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Building a national approach to single use plastics

national plastics plan

Plastic recycling remains one of the most challenging areas in Australia’s journey to achieving the 2025 National Packaging Targets. Brooke Donnelly, CEO of Australian Packaging Covenant Organisation (APCO) looks at the state of play.

With just 16 per cent of plastic packaging successfully recovered in 2019-20, Australian government and industry will need to make significant changes to successfully reach our plastic recovery target of 70 per cent. Building a clear and nationally consistent approach to the phase-out of problematic and unnecessary single-use plastic packaging (SUPs) is one of these all-important areas of change. 

In 2019, about 50,700 tonnes of single-use plastic packaging was produced, making up 5 per cent of the total 1 million tonnes of plastic packaging placed on the Australian market. Phasing out SUPs is fundamentally a packaging design issue and an essential part of closing the 14 per cent gap that exists between packaging that is recyclable by design (84 per cent) and Australia’s 100 per cent recyclable National Packaging Target. 

The good news is that both industry and government have made significant progress on the phase-out of SUPs already. Since the 2025 National Packaging Targets were agreed in 2018, APCO has worked with the whole plastic supply chain to produce an agreed list of materials for phase-out and agreed timelines to meet that phase-out. 

The items that businesses and government are working to phase out include lightweight plastic shopping bags, fragmentable plastics, expanded polystyrene (EPS) packaging for food/beverage service and fresh produce, EPS loose fill packaging, moulded EPS packaging for white/brown goods and electronics, rigid polyvinyl chloride (PVC) packaging, rigid polystyrene (PS) packaging, opaque polyethylene terephthalate (PET) bottles and rigid plastic packaging with carbon black. 

At the federal government level, the National Plastics Plan released in 2021 set out a new standard for how Australia will tackle the plastics issue. The Plan provides a comprehensive approach designed to keep plastic in the economy for as long as possible, and out of landfill and the environment. It also sets out clear deadlines that industry needs to make in the phase-out of single-use plastic packaging.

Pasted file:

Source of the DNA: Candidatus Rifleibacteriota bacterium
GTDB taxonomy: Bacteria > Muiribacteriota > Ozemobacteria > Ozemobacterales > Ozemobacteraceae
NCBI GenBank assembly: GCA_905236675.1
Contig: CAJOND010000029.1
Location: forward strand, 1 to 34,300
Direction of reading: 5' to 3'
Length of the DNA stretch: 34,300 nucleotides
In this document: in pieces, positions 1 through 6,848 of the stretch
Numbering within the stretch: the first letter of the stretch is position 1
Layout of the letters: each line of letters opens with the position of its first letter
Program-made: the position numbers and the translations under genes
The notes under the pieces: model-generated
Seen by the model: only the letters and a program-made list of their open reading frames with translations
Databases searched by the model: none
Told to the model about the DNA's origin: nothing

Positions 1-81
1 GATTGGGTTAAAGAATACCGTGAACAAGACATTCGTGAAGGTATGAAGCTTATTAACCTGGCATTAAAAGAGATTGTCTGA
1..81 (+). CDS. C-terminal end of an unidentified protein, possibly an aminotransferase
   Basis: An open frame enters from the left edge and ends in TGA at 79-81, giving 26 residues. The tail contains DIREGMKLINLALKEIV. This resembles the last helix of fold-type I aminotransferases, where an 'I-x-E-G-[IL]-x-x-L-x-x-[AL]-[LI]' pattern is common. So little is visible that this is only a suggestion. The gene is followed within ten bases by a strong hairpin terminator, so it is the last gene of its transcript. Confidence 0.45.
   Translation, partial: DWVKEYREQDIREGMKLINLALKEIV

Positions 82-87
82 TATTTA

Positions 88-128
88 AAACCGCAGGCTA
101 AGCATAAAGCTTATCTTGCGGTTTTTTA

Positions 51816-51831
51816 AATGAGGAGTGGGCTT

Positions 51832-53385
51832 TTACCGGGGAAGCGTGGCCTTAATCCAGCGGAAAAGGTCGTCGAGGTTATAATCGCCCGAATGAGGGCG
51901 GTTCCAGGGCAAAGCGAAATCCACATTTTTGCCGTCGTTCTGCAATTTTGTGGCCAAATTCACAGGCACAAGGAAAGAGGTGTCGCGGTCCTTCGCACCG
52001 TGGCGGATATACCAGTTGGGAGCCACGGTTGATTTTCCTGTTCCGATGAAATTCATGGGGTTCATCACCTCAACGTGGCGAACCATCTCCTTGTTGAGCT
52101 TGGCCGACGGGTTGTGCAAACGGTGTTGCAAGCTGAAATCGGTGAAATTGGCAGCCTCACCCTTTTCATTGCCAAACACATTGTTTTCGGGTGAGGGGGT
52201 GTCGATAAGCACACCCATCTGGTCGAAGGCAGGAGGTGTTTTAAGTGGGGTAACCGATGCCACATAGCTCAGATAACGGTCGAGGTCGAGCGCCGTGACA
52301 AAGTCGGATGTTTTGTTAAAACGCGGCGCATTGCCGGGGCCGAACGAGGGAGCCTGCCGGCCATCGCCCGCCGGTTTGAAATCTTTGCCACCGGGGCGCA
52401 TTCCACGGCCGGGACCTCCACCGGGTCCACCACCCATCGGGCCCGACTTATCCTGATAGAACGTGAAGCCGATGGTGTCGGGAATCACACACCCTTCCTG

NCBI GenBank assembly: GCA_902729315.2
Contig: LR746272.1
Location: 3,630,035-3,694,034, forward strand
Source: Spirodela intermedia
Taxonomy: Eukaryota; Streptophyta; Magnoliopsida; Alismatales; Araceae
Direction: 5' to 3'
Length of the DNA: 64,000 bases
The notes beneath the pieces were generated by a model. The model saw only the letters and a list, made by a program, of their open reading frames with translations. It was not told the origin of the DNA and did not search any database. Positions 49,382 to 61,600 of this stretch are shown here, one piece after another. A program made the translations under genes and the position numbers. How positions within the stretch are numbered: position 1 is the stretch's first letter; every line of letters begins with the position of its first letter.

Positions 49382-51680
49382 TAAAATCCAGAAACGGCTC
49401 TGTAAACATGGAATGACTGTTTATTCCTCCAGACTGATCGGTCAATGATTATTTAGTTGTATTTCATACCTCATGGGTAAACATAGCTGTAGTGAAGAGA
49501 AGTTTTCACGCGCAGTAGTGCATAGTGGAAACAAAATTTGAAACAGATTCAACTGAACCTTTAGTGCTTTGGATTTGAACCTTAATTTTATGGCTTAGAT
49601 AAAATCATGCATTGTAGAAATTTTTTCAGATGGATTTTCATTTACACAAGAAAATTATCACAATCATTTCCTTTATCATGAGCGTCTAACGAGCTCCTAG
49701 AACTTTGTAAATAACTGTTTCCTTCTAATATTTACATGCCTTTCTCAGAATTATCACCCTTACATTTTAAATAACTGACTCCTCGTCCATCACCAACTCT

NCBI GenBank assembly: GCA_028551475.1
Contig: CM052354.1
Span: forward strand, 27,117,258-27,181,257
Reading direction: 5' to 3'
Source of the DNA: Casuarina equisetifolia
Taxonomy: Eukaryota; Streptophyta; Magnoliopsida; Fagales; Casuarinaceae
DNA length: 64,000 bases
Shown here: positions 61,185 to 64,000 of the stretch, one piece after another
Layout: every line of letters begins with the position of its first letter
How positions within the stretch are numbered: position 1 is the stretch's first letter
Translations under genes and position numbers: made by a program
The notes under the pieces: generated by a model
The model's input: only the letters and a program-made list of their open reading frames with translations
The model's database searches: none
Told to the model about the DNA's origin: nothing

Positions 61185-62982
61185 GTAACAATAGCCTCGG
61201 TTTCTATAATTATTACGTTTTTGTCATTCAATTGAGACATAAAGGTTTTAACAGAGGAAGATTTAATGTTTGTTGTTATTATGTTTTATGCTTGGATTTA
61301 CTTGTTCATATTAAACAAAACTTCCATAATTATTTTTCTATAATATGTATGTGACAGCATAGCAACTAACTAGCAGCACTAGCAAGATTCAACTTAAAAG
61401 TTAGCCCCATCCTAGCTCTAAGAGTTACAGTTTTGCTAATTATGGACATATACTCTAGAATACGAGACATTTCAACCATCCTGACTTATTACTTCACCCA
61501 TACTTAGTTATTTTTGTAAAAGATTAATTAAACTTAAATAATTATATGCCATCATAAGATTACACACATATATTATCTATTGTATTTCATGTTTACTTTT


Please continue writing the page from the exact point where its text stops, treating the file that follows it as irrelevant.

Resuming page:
State and territory governments are continuing to develop and implement policy and legislation on SUPs, including some packaging items. In November 2021, the NSW Government passed the Plastic and Circular Economy Act 2021. This legislation provides for the government to ban problematic and single-use plastics items, establish mandatory design standards, mandate product stewardship approaches and targets, and require the development of action plans.

In January 2022, regulations came into force in Western Australia to ban certain single-use plastic items. Enforcement of bans on stage 1 items will start from 1 July, except plastic cups (including some plastic-lined paper cups) which are banned from 1 October 2022. Plastic and plastic-lined takeaway coffee cups are included in stage 2 of the bans, which start on 1 January 2023. A full list of single-use plastic phase-outs for the relevant states and territories can be found in the February government update on the APCO website

There are plenty of Australian businesses that are making these changes in their packaging already. In 2019, Woolworths and Coles phased out single-use plastic bags while Officeworks is a leader in the space, having successfully phased out all polystyrene packaging from its home brand furniture and shredders and now helping the wider supply chain to follow suit.

APCO also has a range of tools, programs and resources to help businesses make these changes. In December 2020, APCO published Strategies for Problematic and Unnecessary Single-Use Plastic Packaging, a practical resource to help Australia’s packaging supply chain phase out this packaging through innovative, sustainable solutions.

APCO has a range of new resources  in production to help industry make the change from single use to recyclable packaging. This includes the roadmap to implement a national phase-out of business-to-consumer EPS packaging, which sets out a voluntary, industry-led approach to address the environmental impacts associated with EPS packaging in Australia. 

Looking ahead, APCO will continue to engage with state and territory governments, members and stakeholders regarding SUPs policies. 

We are seeking coherent, national approaches based on sound evidence and environmental outcomes. By continuing to collaborate with the complete packaging supply chain, we can shift our approach away from single-use, disposable plastic to more durable reusable and recyclable options.  

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